Wind Power : Turbine Energy For
A Home Or Business
If you’ve ever traveled through the European countryside, you’ll see the first relics of the human capacity to harness
wind power. Old windmills are a staple not only on Old Dutch chip bags, but also all over Europe.
The people who built those windmills would be shocked and awed to see how windmills have evolved and how wind power is harnessed today. They are much sleeker, larger and efficient than the rickety wooden mills of the past.
Wind energy has been taken to the next level, and will hopefully pay a big part in fuelling our future.
Energy for the Future
Although wind power is not particularly popular world wide, and only produces 1% of our total energy consumption, in some countries it is especially popular. For example, Denmark gets 20% of its electricity from wind turbines. In North America, this is far less of a reality, but the possibilities are incredibly promising. Wind energy is obviously plentiful, arguably more so than even solar energy because it is less affected by the time of day and season. It is also
renewable, distributed widely, clean, and if used widely will decrease carbon emissions and lessen the threat of global warming. For these and other reasons, wind technology’s popularity is growing.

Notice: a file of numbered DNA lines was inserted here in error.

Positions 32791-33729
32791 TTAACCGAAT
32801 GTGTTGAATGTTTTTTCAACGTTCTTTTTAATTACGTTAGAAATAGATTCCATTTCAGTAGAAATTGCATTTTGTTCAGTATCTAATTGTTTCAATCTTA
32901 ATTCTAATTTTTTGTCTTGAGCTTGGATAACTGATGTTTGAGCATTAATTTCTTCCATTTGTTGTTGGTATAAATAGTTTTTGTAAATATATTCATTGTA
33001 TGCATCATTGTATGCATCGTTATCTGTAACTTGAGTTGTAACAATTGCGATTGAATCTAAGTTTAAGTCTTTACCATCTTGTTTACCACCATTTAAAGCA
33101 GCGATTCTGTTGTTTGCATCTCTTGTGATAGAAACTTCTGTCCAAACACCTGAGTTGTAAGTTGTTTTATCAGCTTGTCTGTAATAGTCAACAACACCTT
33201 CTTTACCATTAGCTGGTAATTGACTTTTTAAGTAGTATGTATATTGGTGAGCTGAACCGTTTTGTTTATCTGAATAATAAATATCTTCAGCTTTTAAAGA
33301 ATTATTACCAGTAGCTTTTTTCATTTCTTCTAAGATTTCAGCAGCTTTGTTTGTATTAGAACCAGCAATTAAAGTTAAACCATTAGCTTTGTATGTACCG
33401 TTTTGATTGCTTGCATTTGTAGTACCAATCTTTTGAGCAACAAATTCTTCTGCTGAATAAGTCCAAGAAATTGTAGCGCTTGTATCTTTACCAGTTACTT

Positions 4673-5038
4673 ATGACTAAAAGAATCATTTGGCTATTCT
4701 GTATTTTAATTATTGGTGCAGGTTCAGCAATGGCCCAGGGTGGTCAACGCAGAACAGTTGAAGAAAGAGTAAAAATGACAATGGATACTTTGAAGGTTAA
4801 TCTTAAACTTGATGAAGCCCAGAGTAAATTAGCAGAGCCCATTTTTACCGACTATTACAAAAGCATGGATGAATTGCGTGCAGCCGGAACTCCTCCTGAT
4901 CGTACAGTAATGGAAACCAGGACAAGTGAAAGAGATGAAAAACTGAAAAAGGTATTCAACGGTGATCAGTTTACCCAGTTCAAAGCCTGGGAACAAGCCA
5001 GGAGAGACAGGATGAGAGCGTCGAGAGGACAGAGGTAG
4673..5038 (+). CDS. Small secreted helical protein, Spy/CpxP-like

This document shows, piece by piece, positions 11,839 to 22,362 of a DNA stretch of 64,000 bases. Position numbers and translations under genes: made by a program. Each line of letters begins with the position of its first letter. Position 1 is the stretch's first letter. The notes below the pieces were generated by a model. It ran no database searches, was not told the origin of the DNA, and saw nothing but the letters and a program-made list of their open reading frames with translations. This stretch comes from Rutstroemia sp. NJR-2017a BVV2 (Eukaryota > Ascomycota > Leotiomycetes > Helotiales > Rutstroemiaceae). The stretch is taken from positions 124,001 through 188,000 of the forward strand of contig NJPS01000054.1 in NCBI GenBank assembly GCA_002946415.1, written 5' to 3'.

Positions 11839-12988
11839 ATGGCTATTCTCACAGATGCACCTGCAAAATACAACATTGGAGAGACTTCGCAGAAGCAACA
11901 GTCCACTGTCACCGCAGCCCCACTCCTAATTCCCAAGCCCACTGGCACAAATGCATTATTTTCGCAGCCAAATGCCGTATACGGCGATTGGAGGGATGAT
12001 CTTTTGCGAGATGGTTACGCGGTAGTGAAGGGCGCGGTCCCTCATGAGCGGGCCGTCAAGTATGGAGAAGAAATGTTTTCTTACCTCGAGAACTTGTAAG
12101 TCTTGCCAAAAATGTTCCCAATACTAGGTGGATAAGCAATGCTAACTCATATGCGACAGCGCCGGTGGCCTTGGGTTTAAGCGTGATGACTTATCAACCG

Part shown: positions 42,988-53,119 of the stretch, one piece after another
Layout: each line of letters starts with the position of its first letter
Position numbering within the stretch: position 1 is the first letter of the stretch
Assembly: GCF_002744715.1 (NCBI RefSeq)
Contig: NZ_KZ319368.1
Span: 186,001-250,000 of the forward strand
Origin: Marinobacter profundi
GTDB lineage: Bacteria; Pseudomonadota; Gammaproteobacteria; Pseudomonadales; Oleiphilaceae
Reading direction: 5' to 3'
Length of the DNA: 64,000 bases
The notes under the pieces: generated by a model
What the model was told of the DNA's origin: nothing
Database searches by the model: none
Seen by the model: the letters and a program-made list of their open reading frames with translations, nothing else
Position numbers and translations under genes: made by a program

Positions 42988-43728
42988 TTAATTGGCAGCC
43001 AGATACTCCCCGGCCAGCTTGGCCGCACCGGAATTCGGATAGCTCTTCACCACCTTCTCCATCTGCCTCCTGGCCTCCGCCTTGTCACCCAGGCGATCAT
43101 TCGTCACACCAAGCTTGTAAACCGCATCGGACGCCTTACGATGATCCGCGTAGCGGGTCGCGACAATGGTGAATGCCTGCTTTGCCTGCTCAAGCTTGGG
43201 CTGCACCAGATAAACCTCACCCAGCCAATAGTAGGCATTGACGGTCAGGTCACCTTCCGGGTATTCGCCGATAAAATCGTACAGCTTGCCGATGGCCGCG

"Globally, between 2000 and 2006 the use of wind power generation has quadrupled."
The newest wind technology
(wind turbines) that is most commonly used to convert wind into electricity is also fairly simple. The rotation of the blades of the wind turbine is converted into electrical current with the use of an electrical generator. Unlike the windmills of the past, which used the wind to turn mechanical machinery to do physical labour like crushing grain or pumping water, wind turbines produce electricity that can be used for a far wider range of tasks. On the wider scale of energy production, wind turbines are used in wind farming which supplies electricity to a country’s national electrical grid. Small individual turbines
are also commonly used by rural farmers and residents to power their homes, especially for those who live too far from the nearest electrical grid.